Training workforces in digitisation of the supply chain: Q&A with DHL

By James Henderson
We spoke with Klaus Dohrmann, Vice President Strategy and Development for the Engineering & Manufacturing (E&M) sector, Customer Solutions &amp...

We spoke with Klaus Dohrmann, Vice President Strategy and Development for the Engineering & Manufacturing (E&M) sector, Customer Solutions & Innovation about how businesses can help guide their workforces through the ever-changing digitisation that supply chains are undergoing. Here’s what he had to say.

SCD: What is the future for Engineering & Manufacturing in terms of digitisation of the supply chain?

KD: The future is here right now for engineering & manufacturing (E&M) businesses. They are constantly being challenged across the whole supply chain to ensure customer demands are met both in terms of time and quality in our ever-evolving, one-click society. Our customers’ customers expect to receive everything almost instantly whilst maintaining quality and as a result, we have to ensure we can help improve efficiencies across every step of the supply chain. Digitisation is playing a huge role in our capabilities as an industry. We will no longer see traditional manufacturing methods working in isolation. They will be teamed with a new generation of methods in which digitisation is embedded to reduce inefficiencies across the industry.

Why is it important to train workforces in the developing digitisation of the E&M industry?

If you don’t invest in upskilling your workforce to match their expertise with advancements in technology, then how are you supposed to capitalise on the opportunity that digital presents? If your workforce cannot fully utilise the technologies you employ within your business, you risk wasting resources and ultimately, investment. By taking the time and energy to invest in people, businesses can unlock a more productive working style, and experience the true potential of digital. You need to have consistency across the capabilities of the technologies and the ability of your workforce.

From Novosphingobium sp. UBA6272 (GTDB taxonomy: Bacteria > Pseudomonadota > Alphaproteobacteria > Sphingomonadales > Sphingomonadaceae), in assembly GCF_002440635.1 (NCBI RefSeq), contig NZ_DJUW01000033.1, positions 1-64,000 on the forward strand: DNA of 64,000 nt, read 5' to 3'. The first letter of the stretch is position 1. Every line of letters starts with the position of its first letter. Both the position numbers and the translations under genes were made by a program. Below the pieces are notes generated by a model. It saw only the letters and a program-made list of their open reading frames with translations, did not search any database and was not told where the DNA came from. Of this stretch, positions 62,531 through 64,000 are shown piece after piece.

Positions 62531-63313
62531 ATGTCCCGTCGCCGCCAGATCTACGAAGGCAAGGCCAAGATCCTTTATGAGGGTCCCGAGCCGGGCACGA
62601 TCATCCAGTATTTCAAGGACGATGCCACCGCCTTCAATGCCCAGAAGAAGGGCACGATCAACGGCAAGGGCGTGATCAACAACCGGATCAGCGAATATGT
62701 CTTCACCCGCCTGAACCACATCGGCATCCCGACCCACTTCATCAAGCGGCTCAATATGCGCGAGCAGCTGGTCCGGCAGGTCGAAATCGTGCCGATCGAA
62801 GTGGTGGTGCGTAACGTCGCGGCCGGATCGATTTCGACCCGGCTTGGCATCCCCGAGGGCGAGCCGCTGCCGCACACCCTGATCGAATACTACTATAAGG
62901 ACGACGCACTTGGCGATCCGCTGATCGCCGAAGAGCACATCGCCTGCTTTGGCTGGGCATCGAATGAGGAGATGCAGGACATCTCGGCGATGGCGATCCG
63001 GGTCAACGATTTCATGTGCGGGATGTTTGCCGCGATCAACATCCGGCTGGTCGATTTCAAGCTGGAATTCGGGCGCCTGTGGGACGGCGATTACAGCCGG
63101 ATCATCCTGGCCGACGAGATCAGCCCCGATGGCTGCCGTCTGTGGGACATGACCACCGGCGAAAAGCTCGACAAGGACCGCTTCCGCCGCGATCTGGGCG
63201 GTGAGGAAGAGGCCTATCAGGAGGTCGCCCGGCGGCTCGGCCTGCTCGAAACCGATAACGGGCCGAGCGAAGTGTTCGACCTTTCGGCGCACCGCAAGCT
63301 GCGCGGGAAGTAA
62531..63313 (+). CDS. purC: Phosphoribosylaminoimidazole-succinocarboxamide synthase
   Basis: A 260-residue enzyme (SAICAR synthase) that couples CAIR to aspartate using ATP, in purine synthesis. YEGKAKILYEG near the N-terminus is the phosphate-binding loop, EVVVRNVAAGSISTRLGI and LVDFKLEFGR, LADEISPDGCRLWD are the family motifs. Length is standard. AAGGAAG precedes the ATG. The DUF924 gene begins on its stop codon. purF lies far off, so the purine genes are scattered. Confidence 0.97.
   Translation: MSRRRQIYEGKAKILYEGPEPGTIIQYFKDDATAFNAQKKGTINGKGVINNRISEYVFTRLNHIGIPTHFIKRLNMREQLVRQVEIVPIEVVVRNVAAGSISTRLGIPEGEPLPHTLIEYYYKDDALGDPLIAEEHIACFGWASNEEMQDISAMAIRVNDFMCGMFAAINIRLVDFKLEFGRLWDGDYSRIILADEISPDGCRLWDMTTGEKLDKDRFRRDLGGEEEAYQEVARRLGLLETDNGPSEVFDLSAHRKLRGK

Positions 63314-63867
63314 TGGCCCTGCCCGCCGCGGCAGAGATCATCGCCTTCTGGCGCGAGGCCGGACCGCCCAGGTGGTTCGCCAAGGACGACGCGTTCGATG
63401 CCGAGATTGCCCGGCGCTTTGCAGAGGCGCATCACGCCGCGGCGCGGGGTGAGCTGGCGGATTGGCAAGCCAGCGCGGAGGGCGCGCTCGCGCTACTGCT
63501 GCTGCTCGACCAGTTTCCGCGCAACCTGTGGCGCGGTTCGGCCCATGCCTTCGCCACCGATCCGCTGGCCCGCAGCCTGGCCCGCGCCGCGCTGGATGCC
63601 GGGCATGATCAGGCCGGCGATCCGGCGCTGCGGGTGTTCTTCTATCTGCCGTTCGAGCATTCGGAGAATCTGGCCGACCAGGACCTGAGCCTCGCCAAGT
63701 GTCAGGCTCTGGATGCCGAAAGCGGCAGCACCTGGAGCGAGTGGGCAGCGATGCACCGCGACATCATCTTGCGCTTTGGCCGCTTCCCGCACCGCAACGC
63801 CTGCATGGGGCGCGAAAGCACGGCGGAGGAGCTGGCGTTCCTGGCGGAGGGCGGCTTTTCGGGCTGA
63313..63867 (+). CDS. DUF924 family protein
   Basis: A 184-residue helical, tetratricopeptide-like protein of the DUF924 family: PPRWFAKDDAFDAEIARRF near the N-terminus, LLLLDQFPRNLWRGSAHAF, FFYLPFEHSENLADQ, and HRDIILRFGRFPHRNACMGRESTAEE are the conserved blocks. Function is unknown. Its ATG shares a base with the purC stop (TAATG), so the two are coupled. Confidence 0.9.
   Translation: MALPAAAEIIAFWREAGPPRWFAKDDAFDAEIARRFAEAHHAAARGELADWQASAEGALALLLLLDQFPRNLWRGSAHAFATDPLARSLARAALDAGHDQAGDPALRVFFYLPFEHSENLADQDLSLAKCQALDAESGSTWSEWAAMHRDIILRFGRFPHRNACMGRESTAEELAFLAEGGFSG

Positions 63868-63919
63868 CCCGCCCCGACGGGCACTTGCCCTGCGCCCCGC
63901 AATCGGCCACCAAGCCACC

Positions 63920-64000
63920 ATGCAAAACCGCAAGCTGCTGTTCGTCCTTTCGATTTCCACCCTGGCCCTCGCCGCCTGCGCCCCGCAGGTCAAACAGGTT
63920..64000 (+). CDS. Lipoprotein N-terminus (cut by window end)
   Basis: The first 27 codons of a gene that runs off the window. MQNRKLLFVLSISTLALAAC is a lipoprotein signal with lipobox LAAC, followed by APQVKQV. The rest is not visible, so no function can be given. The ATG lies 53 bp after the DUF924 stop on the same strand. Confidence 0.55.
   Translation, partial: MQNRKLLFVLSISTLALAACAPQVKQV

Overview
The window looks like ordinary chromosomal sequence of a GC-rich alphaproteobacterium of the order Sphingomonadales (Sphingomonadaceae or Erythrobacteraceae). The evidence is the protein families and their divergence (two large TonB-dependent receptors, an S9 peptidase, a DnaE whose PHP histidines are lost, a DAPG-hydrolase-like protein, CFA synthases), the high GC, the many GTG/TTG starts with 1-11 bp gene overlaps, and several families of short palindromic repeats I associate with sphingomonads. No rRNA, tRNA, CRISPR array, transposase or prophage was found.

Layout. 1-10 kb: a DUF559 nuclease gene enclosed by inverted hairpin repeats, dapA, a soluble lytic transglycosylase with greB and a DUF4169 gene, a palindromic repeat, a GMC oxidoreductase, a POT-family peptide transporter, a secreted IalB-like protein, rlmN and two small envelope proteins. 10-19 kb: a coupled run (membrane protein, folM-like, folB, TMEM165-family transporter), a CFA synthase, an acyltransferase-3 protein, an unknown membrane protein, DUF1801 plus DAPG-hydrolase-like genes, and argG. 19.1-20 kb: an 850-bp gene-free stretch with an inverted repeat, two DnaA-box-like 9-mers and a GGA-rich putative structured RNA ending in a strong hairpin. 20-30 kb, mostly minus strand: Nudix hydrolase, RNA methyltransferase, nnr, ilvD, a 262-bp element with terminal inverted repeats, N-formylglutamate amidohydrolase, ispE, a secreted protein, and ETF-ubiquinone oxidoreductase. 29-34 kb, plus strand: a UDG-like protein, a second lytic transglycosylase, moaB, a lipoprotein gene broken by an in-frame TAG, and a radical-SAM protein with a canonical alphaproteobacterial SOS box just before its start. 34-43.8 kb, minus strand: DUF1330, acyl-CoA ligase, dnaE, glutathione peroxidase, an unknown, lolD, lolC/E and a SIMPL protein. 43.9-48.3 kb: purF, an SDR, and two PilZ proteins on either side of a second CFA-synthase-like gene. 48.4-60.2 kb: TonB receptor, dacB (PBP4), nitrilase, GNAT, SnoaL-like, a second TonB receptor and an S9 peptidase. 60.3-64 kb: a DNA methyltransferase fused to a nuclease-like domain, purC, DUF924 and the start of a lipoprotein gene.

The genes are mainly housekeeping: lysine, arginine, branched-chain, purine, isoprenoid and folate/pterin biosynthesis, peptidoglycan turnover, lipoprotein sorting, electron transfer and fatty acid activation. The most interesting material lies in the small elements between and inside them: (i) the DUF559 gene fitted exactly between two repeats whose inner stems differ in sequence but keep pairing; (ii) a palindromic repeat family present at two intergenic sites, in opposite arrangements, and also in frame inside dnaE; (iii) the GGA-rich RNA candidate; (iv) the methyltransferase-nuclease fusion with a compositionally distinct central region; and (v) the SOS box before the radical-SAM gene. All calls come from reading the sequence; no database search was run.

Digitisation within the E&M industry offers businesses a huge opportunity to drive efficiencies across the whole supply chain. But we need to remember that without training, it is virtually impossible to reap the rewards of adopting new technologies. By introducing training for workforces to be able to embrace the advances in technology, E&M businesses can reduce human delays and improve service levels whilst also adhering to complex compliance specifications.

What’s more, it is no secret that our industry is facing the threat of a labor shortage. The U.S. Census Bureau predicts that more than 60 million “boomers” will exit the workforce by 2025, while only 40 million will take their place. This is not only affecting the US but is also vividly apparent in parts of Europe too such as Germany. The aging workforce means we need to act fast to fill the gap between new recruits and existing staff – how else will we keep up with customer demand if we don’t invest now, while time is still on our side? As an industry we need to incentivise the workforce to learn new skills because as retention of the workforce continues and  the average age increases, we need to encourage skills development with this pool of employees.

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How is digitisation affecting the supply chain?